The Rival Party

A party that gets sufficiently high level or gathers enough magic items has no fear of any normal encounter, be they city watch, army, goblin raiders or brigands. Any such group will mostly field first- or zero-level combatants, and an advanced party will make mincemeat out of them in a heartbeat, or disperse them with powerful magics that their opponents lack.

But there is one kind of people that are not huge monsters, but still has the players’ respect: Rival Adventurers.

Why they deserve respect

They can have any level and may also bring magic items and weapons. They may have several spellcasters, and they know all the tricks that the party does. They are not bound by laws or orders, just like the players themselves. Set a thief to catch a thief.

How you can make them

Basically, you make them just like you would make PCs, of course. But who has the time? So there are shortcuts. You can just make them up, but that might feel unfair, if a GM deliberately targets the weak spots of the party, or even be limiting, as the GM might pull his punches to avoid just that.

Solution: Rules for Rival Adventurers.

A game system that has rivals built right up front is Into the Odd / Electric Bastionland.

while a good start, these rules still leave the Rival considerably weaker than the party, if the “Conductor” does not meddle with the numbers.

But there are more options:

For one, there are blogposts that help with it, like this list of 100 adventurers for inspiration.

For another, the well known B/X redesign OSE (Old School Essentials) also provides a quick and easy approach for Old School style, freely accessible on the OSE website (necrotic gnome com)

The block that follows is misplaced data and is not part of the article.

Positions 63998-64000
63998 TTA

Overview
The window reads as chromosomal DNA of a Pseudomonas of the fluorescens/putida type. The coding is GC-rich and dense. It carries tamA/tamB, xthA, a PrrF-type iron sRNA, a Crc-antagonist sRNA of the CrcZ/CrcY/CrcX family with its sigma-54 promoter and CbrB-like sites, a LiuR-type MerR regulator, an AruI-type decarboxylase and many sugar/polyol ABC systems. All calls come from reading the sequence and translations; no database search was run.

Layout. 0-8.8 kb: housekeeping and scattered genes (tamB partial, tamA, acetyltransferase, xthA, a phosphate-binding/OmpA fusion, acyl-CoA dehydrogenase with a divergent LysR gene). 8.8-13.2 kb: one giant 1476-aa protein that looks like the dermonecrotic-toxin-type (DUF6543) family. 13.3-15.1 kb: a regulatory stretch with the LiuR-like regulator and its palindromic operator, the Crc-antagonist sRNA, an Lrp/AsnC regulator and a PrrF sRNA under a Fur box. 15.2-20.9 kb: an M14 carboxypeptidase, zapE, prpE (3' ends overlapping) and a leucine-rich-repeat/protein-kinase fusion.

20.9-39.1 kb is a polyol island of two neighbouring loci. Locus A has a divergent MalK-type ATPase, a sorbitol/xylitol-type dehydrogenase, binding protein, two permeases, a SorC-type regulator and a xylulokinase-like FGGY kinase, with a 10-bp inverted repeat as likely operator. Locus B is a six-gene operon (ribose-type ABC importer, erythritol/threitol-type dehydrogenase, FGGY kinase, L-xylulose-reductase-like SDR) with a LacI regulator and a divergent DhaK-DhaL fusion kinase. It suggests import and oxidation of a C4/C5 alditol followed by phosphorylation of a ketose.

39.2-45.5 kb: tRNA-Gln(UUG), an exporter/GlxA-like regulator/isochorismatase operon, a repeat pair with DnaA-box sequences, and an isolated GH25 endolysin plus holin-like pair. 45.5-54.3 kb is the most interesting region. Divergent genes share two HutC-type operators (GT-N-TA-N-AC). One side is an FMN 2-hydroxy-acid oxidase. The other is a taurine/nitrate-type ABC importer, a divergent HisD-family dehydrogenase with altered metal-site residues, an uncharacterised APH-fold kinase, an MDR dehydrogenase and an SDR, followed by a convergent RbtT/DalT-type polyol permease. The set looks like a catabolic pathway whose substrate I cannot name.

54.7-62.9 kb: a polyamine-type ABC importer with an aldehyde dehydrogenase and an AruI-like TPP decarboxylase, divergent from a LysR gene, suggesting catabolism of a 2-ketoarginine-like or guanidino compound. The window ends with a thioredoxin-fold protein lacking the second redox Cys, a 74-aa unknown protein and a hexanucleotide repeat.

OSE even offers free online tools for just such needs, all randomized, so the rival group can be bigger or smaller, stronger or weaker … it is a matter of chance.

Testing this tool, I got the following result:

A bit heavy on dwarves, in this instance, so not fitting in every environment, but the next Rival Party is just one click away, and the flow of serious opposition can go on.

And finally, there is an environmentally wild module for Lamentations of the Flame Princess, the wintry “Frostbitten & Mutilated”, which has an elegant way to make a Rival Group: Just grab one die of each kind (d4, d6,d8, d10, etc. = a full set) and roll the bunch in one go. Then check some random tables that will give you a pretty realistic party outfit.

While slightly tied to the setting of the source book, it raises valid pointers, like: Motivation and Quirk. A good Rival Adventuring Party should have such things. A reason to be there, and something that makes them special. GMs can make up tables for those or determine them as befits the setting.

I made one Frostbitten Rival Adventuring Party as an example, getting a party of 3 fighters and 2 specialists (thieves). Their average party level is 3, and they are fugitives from the law owning a useful magical item, which may very well be the reason why they are on the run in the wind-swept ice desert that is the backdrop of the Frostbitten & Mutilated setting. No magic users in the group, but still, 3 fighters is a tough encounter in its own right.

(top image: Ricardo Cruz, Unsplash)

How do YOU make Rival Adventurers?

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